President Muhammadu Buhari Tuesday justified government borrowing to finance infrastructure, asserting that his government took loans in the interest of the country to solve the dire shortfall in infrastructure.
Speaking at a virtual meeting with members of the Presidential Economic Advisory Council (PEAC) at the State House, in Abuja, President Buhari said the country must fix its roads to save lives from soaring road accidents.
“We have so many challenges with infrastructure. We just have to take loans to do roads, rail and power, so that investors will find us attractive and come here to put their money,’’ the president said after listening to a presentation by PEAC chaired by a professor, Ayo Salami.
He regretted that the failure to provide the infrastructure for effective transportation deprived the country of its well-deserved status as the West African hub for Air cargo transportation and trans-shipment of goods.
On the issue of the economy, President Buhari noted the challenges posed by the “collapse of the oil market” and the decision of government to abide by the reduced oil production quota allocated by the Organisation of the Petroleum Exporting Countries (OPEC).
“We have to accept that decision; otherwise they (Middle-East producers) can flood the market and make the product unviable. So we have cooperated with what we get. With oil, we are in a difficult situation. The politics of oil is that the less you produce, the less you earn,” he said.
President Buhari also stressed the position of agriculture in the government’s scheme to reduce joblessness and poverty.
“For us to bounce back to productivity, especially in agriculture, the unemployed with many of them uneducated had to be persuaded to go into agriculture.
‘‘If we hadn’t gone back to the lands we would have been in trouble by now. That is why we virtually stopped the importation of food thereby saving jobs and foreign exchange.”
The president also broached the issue of COVID-19 pandemic and how it necessitated the recent government policies as they relate to energy (electricity) and fuel.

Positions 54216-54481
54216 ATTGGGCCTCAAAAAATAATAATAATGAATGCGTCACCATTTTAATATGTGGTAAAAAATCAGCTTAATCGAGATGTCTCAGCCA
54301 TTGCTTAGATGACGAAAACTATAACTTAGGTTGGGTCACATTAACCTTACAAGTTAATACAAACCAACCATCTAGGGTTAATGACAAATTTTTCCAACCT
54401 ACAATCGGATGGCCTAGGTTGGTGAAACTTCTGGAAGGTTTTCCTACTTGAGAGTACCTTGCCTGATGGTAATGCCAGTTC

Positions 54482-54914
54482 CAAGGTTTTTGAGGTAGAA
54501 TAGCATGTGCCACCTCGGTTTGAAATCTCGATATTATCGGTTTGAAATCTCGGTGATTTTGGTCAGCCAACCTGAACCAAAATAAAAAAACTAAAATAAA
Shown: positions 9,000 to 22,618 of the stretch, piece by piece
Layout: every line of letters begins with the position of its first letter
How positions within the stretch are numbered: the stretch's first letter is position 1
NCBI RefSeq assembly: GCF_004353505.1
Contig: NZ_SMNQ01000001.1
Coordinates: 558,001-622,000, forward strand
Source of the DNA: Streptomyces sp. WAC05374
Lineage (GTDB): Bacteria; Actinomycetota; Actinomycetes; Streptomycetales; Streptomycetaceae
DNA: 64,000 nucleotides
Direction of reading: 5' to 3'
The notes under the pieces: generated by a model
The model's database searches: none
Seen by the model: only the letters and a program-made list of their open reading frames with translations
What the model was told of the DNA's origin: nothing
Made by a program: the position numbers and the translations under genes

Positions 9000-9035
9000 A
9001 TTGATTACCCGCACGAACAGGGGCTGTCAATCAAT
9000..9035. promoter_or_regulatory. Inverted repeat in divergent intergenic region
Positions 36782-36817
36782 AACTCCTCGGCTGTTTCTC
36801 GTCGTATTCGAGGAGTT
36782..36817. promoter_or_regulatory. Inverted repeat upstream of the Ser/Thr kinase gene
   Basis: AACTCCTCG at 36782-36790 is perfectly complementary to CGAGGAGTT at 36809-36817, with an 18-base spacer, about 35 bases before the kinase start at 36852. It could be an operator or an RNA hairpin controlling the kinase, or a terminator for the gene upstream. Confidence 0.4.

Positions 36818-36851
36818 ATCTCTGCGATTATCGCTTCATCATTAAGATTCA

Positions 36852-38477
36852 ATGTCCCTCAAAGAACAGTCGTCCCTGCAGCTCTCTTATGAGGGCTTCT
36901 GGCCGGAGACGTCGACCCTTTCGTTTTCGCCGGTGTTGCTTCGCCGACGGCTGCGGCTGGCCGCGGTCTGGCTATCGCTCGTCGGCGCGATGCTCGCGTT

He said the federal government took such decisions because it places the country above politics.
“COVID has reduced us to the same level as developed countries.
‘‘We are lucky we went back to the land. We eat what we produce. We are doing our best to secure the country and provide infrastructure for investment to be viable in the country,” he said.
Commending the chairman and the members of the council for their patriotism and service to the nation, President Buhari pledged to continue to draw from their wisdom, knowledge and experiences as the nation deals with challenging economic times.
Earlier, Prof Salami had in his presentation highlighted the council’s recommendations on poverty reduction and stimulation of non-debt investment inflows, as promised at their last meeting.
The council recommended steps for the effective implementation of government’s plan to lift 100 million Nigerians out of poverty, as well as measures to curb poverty disparity in Nigeria.
The council promised to set out a full policy paper that would, in the first instance, stop more Nigerians from falling into poverty and thereafter, further plans on reducing the poverty headcount in the country.
The PEAC also outlined a number of measures aimed at aggressively increasing the country’s non-debt investment inflow, including measures to improve investor perception of the country and the proposed establishment of a 5 billion – 10 billion dollars investment and growth fund to invest in.
The PEAC used the opportunity of the meeting to express support and solidarity with the administration on its recent policies.
It listed the implementation of reforms encapsulated in the Companies and Allied Matters Act (CAMA) 2020 recently signed into law, the reforms in the energy sector, bringing electricity and fuel prices in line with the market, and the decision of the Central Bank of Nigeria to merge the exchange rate of the naira versus other foreign currencies.